Vampire films come in cycles. After the recent successes of the Twilight franchise and seven seasons of True Blood, comes the parody mockumentary, co-written and co-directed by Jemaine Clement, one half of the New Zealand comedy duo Flight of the Conchords.
You don’t have to be a handmaiden to the Dark Lord to enjoy What We Do in the Shadows. It’s perfect watching for those who scoff at Edward Cullen and miss the more self-reflexive episodes of Buffy – after all, this is a vampire movie that takes the piss out of vampires. And of course, it will certainly appeal to those well versed in vampire lore and psyched up to spot the references. Like all films in the genre, there are references aplenty.
The film opens with a banner saying:
Every few years a secret society gathers in New Zealand for a special event: THE UNHOLY MASQUERADE. In the months leading up to the ball, a documentary crew was granted full access to a small group of this society. Each crew member wore a crucifix and was granted protection by the subjects of the film.
We then follow the timid dandy Viago (think Spike, pre-vampire transformation in Buffy), the once-powerful Vladislav (late Nick Cave meets Gary Oldman as Dracula circa 1992) and Deacon (a fellow with a penchant for leather trousers and belly dancing). Together, they share a run-down house in Wellington, New Zealand. We have a glimpse into their everynight life in the run up to the much-anticipated event.
Along the way they welcome a new vampire called Nick into their midst, though he soon runs afoul of Deacon for copying his taste in faux-military jackets. Not unlike the early seasons of the BBC’s Being Human, the mundane practicalities of shared living are what provide much of the comedy here. The housemates try to make the best of their lack of social cachet – it’s a high point when they are finally admitted to one of the more popular local night clubs, Boogie Wonderland.
The charm of the film hinges on the total sincerity of Viago (Taika Waititi, who also co-wrote and co-directed the film) who fussily looks after his fellow vampires and pines for his ageing beloved, now in her 90s. “This is always really scary part for me”, he says at the opening of the film, cautiously peeping past the curtains. “Yesss! Night-time.” He is the foil to Vlad and Deacon as they tirelessly attempt to re-assert their vampire alpha-masculinity.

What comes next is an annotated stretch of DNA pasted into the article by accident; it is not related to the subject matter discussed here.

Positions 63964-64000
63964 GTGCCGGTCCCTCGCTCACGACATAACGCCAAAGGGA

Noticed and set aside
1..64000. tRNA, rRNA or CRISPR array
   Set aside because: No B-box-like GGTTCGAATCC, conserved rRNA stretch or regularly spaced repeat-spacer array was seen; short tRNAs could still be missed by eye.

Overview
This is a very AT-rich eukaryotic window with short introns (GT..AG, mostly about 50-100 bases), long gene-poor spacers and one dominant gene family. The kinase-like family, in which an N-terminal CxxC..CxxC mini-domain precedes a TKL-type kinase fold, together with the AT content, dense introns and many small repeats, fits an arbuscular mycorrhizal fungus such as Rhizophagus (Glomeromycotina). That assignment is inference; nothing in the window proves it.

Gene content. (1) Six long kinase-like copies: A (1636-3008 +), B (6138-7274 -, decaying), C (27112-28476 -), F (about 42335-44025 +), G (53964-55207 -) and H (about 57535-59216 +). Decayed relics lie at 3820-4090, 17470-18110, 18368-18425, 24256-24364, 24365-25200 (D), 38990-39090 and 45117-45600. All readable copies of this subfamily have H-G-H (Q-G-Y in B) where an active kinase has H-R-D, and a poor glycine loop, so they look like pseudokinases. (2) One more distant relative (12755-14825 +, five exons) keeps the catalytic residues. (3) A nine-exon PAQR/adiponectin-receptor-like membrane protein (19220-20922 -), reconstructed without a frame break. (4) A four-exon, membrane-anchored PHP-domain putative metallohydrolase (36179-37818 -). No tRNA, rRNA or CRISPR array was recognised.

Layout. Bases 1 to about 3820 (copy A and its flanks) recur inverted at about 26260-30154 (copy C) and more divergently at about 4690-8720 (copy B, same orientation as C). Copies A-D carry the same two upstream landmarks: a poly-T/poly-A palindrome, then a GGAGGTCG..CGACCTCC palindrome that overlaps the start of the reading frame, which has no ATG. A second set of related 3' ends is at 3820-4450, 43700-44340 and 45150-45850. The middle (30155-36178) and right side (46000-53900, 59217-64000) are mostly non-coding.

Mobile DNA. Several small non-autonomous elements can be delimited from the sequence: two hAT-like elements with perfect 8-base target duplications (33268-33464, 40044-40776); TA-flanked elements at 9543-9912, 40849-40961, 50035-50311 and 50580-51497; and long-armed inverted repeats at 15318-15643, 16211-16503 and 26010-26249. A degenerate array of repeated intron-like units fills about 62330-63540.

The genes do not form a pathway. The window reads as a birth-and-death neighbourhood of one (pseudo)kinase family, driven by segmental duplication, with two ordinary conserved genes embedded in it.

In this line, much of the humour arises from vampire powers and peculiarities and imagining them in a housemate context – joking around with the fact that they don’t appear in mirrors or being able to levitate. As such, the film successfully combines this comic documentary format whilst invoking other vampire texts.
There are many pleasurable references to modern classics and cult favourites, such as The Lost Boys (1987) as well as Twilight. The nods to Bram Stoker’s Dracula (Francis Ford Coppola, 1992) are particularly numerous, from Deacon’s chosen sleeping position to Vlad’s bouffant hairstyle and white Transylvanian high camp ensemble at The Unholy Masquerade. The most frequently cited film here in terms of visual style is Nosferatu (1922).
Like many house-shares, there is a rarely glimpsed, basement dwelling flatmate with poor hygiene skills. This is 8000-year-old Petyr, obviously styled as the twin of Max Schreck’s Count Orlok in Nosferatu. In terms of its use of documentary technique and style, the film is also indebted to both The Blair Witch Project (1999) and Haxan: Witchcraft Through the Ages (1922). And one of the most hilarious moments comes when Deacon performs what can only be described as something closely akin to the lascivious snake dance performed by Amanda Donohoe in Lair of the White Worm (1988) for the benefit of his bored housemates. What We Do in the Shadows is certainly citational, but the camp and cult go alongside the classics here.
Another recent addition to the vampire cinema genre is the sublime Only Lovers Left Alive (2013), and they’re well worth comparing. What We Do in the Shadows explores the the idea that eternal life means scraping by and remaining hopelessly uncool forever. Only Lovers Left Alive, on the other hand, suggests eternal life as the ideal situation for the artist and the truly curious. Eve (Tilda Swinton) and Adam (Tom Hiddleston) have used eternity to learn multiple languages, read everything, and create complex musical compositions (not unlike the Cullens in Twilight).
These two films illustrate the flexibility of the vampire genre. Only Lovers Left Alive is a continuation of the sincere, high-minded philosophical vampire film, while What We Do in the Shadows signals the genre’s ability to openly mock its own conventions.
The vampire genre thrives just because of of this flexibility. It’s a world in which certain rules remain coherent (silver is poisonous to vampires, werewolves and vampires have an age-old enmity, vampires can’t go out in the daylight) and so different interlinking stories can be built up around this scaffolding. The immortality of vampires also adds to this – it’s attractive to imagine that all these sub-groups of vampires exist at once, that Petyr in the basement really is Count Orlok’s twin – or Count Orlok himself.
So What We Do in the Shadows is much more than a spoof on the vampire film. It’s thoughtful, knowingly drawing on a long history of a variety of vampire cinema as well as a clever satire. And it’s downright hilarious. Watch it.